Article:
SQL

5 common SQL query design mistakes to avoid at all costs

27th Feb `17, 11:23 AM in SQL

To run SQL Server databases successfully, you must be keen on query design. Unfortunately, most people do not…

BDMS
Guest Contributor
 

To run SQL Server databases successfully, you must be keen on query design. Unfortunately, most people do not give the design process a second thought. As a result, they make simple mistakes that, though easy to avoid, have far-reaching consequences.

For starters, with poorly written queries, you cannot guarantee users lightning-fast retrieval times. Your servers will also be plagued by problems from day one. And in today’s digital world, these are mistakes you cannot afford to make. But, how do you avoid making these mistakes? Here are tips on how to go about it.

1. Failing to Review Your Data Model

Your data model determines how users access data. So, think your model through right from the beginning. If you do not, you will have to deal with unwieldy queries and complicated code down the line, and both impact negatively on performance. An easy way to figure out which queries are needed to access data is to print out your data model.

Or, better still, have a data modelling tool do it for you. A print-out or modelling tool lets you see what you are up against. You are, therefore, in a better position to simplify code, increase coding time, increase accuracy, and improve performance.

2. Failing to Consider Your Technique

What technique do you use? Is it cursor logic, or set-based logic? There is no easy answer to this particular question: it all depends on the performance that best suits your needs. Take set-based logic, for instance. It is the obvious choice for database access. After all, an SQL Server is designed for it. But, cursor logic can in some instances outperform based logic. The key is not to use one technique when the other would be better.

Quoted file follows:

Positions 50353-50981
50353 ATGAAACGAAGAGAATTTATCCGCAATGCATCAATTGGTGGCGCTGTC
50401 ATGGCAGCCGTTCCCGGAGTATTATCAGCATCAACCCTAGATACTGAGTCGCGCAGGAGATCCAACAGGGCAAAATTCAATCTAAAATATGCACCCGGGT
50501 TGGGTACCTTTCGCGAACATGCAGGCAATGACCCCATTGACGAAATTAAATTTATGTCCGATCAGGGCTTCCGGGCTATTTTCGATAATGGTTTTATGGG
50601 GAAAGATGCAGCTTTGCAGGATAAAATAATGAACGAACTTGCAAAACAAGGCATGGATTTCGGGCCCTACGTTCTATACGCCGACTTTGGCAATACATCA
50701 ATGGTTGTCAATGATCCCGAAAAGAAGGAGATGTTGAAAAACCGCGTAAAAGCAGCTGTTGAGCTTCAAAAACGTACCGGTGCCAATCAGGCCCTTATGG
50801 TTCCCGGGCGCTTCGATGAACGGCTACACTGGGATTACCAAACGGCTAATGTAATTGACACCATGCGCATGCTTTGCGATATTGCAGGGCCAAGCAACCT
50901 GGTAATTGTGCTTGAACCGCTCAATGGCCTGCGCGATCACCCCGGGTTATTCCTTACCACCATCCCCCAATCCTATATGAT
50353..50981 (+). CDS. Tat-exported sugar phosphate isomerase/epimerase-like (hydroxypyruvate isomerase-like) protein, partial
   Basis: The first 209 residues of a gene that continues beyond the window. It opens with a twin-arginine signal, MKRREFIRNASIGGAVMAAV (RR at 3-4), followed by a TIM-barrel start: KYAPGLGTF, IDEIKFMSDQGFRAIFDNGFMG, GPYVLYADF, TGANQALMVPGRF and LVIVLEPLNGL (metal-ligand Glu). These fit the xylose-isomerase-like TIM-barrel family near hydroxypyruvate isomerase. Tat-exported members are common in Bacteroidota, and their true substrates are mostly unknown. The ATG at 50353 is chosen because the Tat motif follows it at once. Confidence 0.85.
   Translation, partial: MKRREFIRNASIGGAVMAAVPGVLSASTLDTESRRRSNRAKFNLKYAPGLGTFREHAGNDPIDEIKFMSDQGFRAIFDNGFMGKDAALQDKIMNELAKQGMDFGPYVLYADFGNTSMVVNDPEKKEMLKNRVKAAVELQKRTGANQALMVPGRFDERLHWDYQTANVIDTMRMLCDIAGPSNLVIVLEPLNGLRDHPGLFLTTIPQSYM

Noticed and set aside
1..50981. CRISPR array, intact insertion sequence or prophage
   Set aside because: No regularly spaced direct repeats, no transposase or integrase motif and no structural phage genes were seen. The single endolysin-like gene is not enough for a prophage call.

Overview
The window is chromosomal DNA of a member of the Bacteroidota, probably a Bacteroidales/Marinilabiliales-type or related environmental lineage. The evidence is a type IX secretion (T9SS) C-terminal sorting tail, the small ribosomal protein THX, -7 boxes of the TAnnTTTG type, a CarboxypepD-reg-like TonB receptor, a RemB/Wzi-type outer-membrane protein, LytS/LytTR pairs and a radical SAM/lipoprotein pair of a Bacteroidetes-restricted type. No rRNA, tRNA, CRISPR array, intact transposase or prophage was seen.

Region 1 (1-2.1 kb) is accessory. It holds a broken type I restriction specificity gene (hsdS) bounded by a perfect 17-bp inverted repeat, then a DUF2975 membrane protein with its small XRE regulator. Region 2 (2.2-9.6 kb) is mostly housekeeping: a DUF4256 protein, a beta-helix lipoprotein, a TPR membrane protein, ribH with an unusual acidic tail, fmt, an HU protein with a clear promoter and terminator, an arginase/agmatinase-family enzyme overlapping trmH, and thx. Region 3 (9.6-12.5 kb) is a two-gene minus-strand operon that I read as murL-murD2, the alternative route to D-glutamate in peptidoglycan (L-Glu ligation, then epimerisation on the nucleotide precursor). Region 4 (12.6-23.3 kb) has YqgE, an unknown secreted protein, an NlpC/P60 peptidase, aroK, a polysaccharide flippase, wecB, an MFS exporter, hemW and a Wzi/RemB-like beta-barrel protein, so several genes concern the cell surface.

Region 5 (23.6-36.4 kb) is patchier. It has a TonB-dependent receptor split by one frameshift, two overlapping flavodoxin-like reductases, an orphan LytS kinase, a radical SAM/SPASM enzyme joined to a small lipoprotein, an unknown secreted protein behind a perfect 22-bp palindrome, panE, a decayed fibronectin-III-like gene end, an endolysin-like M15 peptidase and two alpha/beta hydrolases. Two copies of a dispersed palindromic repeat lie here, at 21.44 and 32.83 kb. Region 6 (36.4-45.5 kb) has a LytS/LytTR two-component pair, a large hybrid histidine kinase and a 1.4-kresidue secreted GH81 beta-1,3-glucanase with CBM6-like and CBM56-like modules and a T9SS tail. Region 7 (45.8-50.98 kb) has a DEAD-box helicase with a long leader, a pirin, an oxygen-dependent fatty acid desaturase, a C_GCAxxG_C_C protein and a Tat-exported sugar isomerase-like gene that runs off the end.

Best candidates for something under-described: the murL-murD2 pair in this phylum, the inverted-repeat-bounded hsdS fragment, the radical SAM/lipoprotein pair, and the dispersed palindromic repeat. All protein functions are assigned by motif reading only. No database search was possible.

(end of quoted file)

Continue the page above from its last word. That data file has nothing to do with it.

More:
3. Not Using Old Coding Techniques

When you use tried-and-tested coding techniques, you seldom land in trouble. Even coding methods you learned from SQL Server 2005 can prove useful today. Try to use the TRY…CATCH error handling technique in your coding. The results may surprise you. Using Common Table Expressions for hierarchies, or the Common Language Runtime (CLR) database engine may also leave you surprised.

If you need help brushing up on old techniques, do some revision and look for some articles on line. There are plenty out there. Here and here are a couple of SQL examples.

4. Not Taking Advantage of Peer Review

Before deploying your query plans, you should have someone else review it. Chances are that other people will see what you have missed. Their reviews on your indexes and query performance often help you to further improve your code. They could also learn a thing or two from you in the process, and vice-a-versa.

5. Failing to Test Your Queries

Developers hate having to test code. First, it’s rigorous. And second, the testing environment (hardware and data) rarely match the real production environment. But testing is a necessary, and unavoidable, part of coding. So, thoroughly test your code, and where possible, try to mimic the final production environment as closely as possible. Remember, your queries might perform well with a few hundred records, but not against millions in the final environment.

Conclusion

Queries determine the speed and performance of an SQL database. So, try to avoid common mistakes such as not reviewing your data model, or failing to consider which technique to use. Others are failing to use old coding techniques, not taking advantage of peer review mechanisms, and failing to test your queries.

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